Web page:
In the Indigenous regions of the country where plants are grown for manufacturing into illegal stimulants, forced recruitment of adults, children and young people is a common practice. In these regions, military and police operations criminalize communities that sometimes lose part of their patrimony and resources as a result of crop eradication operations.

To the predatory and discriminatory logic implied in the process of material, cultural and symbolic dispossession, we must also add the corporate powers that seek to establish themselves in Indigenous territories. As in the rest of Latin America, conflicts related to extractive activities (both due to the intensive use of water and the pollution generated by mineral extraction) are common in or near Indigenous territories. With respect to mining, it is estimated that 10 percent of national production is illegally exploited.

IWGIA DebatesIndigenas Mexico Abril2022 4

The Rarámuri people suffer assassinations and expulsion from their lands due to drug trafficking and illegal logging of their ancestral forests. Photo: Tarahumara Defense Network

Forced displacements

As an underlying dynamic, one of the most disruptive impacts for Indigenous peoples is the deterritorialization caused by the processes of forced internal displacement. It is important to note that this problem is unquantifiable given that it occurs both on a small scale and on a massive scale, which is much more visible. However, the records of the Mexican Commission for the Defense and Promotion of Human Rights estimates that, since 2017 (not counting 2019), more than 41% of the displaced population has been Indigenous.

The violence of displacement is combined with another phenomenon: the constant attacks on land defenders, who are often Indigenous. In recent years, Mexico has emerged as one of the most high-risk countries in the world. In 2019, 18 rights defenders were murdered and in 2020 the figure climbed to 30 people, placing it in second place behind Colombia. The limitation of reducing the problem to "drug trafficking" is corroborated by the fact that nine of the murders in 2020 resulted from illegal logging and deforestation, partly perpetrated by drug trafficking groups.

In these crimes one can observe the overlap between the economic interests of the companies, the local powers, and the cells and hired assassins of the criminal economy. This situation, highlighted during the visit of the United Nations Special Rapporteur on the Rights of Indigenous Peoples, is corroborated by the systematic attack against the Yaqui Tribe for their opposition to the Independence Aqueduct. Their defense of water and territory has led to the murder and forced disappearance of several members of the community.

In Latin America and the Caribbean, 52.2% of the Indigenous population lives in cities. In Mexico, the trend is similar due to increased labor supply, the provision of basic services that do not exist in their communities, and forced displacement as a result of violence, especially in cities such as Guerrero, Chiapas and Chihuahua. In urban centers where the criminal economy includes extortion, drug selling points in peripheral areas and recruitment for illegal activities, the Indigenous population is more vulnerable.

Violated life practices

Mexico is the world's third largest producer of poppy, the raw material for opium gum. This production is concentrated in the so-called “Golden Triangle” (the mountain range shared by Sinaloa, Durango and Chihuahua), as well as in Michoacán, Guerrero and Oaxaca. In the latter two states, which combine a larger Indigenous population and higher levels of exclusion, poppy cultivation has been an alternative for family subsistence. Ultimately, this implies constant criminalization by the state and repressive forces.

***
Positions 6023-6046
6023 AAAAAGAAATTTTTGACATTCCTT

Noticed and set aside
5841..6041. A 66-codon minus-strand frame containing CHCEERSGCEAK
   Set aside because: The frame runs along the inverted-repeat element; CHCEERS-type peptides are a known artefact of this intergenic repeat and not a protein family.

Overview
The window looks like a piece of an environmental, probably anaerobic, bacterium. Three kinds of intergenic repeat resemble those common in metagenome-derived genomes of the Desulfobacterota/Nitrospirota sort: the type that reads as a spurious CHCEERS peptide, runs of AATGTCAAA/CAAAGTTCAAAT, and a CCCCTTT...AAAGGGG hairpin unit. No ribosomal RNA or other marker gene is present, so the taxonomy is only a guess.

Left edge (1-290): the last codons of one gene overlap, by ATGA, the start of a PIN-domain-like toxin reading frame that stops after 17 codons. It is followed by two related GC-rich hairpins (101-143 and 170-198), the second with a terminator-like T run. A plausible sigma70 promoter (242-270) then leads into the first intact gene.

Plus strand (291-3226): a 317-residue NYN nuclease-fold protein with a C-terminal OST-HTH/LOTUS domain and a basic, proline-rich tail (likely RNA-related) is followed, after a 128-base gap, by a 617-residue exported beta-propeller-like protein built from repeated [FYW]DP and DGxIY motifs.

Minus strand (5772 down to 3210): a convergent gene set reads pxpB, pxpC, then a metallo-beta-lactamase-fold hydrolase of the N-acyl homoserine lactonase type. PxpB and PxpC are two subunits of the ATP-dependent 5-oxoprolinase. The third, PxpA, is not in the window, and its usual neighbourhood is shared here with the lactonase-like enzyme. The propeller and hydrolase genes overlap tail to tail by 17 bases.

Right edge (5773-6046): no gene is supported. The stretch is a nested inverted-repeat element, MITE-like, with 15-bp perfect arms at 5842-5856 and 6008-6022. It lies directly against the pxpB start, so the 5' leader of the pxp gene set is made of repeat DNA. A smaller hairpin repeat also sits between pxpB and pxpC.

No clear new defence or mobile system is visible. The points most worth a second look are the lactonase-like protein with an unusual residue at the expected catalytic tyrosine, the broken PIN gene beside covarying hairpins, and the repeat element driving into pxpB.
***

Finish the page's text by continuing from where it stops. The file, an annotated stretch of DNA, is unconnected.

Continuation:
Faced with this situation, Indigenous peoples have reactivated traditional forms of vigilance and community justice to respond to the challenge posed by criminal economic groups. As a result, since the 1990s, the first community police forces have been created in Guerrero and, in 2011 community patrols were established in Cherán, the Meseta Purépecha and the Nahua Coast. The reaction of the extractive industries and the criminal economy has entailed the loss of dozens of community members’ lives.

The situation in the Southeast is particularly worrisome due to the construction of the Mayan Train and the Transisthmus Corridor. In this region of particular Indigenous cultural density, the megaprojects are generating processes that could be exploited by criminal economy groups. Among these are the creation of communications and transportation infrastructure, the promotion of large-scale tourism, and the urbanization of rural areas. In addition, this is a key region for the transit of migrants to the United States, which will boost human smuggling and trafficking for labor and sexual exploitation.

The outlook is not promising. Militarization is accelerating, harassing the Indigenous communities and advancing to the point of placing armed soldiers on tourist-crowded beaches. The main impact can be felt in the daily life and according to the Indigenous communities, the day-to-day changes such as not being able to walk freely down the street or walk around at night, having to change schools, not being able to go to the market and having to keep the windows closed has meant a modifying of life practices and the incorporation of fear as a pattern of behavior.

Ana Esther Ceceña holds a PhD in International Economic Relations from the University of Paris I - Sorbonne and is coordinator of the Latin American Observatory of Geopolitics (Observatorio Latinoamericano de Geopolítica, OLAG) of the Economic Research Institute of the National Autonomous University of Mexico (UNAM).

 

David Barrios holds a PhD in Latin American Studies from the National Autonomous University of Mexico (UNAM). Since 2008 he is part of the Latin American Observatory of Geopolitics (OLAG) where he studies contemporary forms of militarization, especially in Latin America and the Caribbean.

 

Tags: Human rights, Indigenous Debates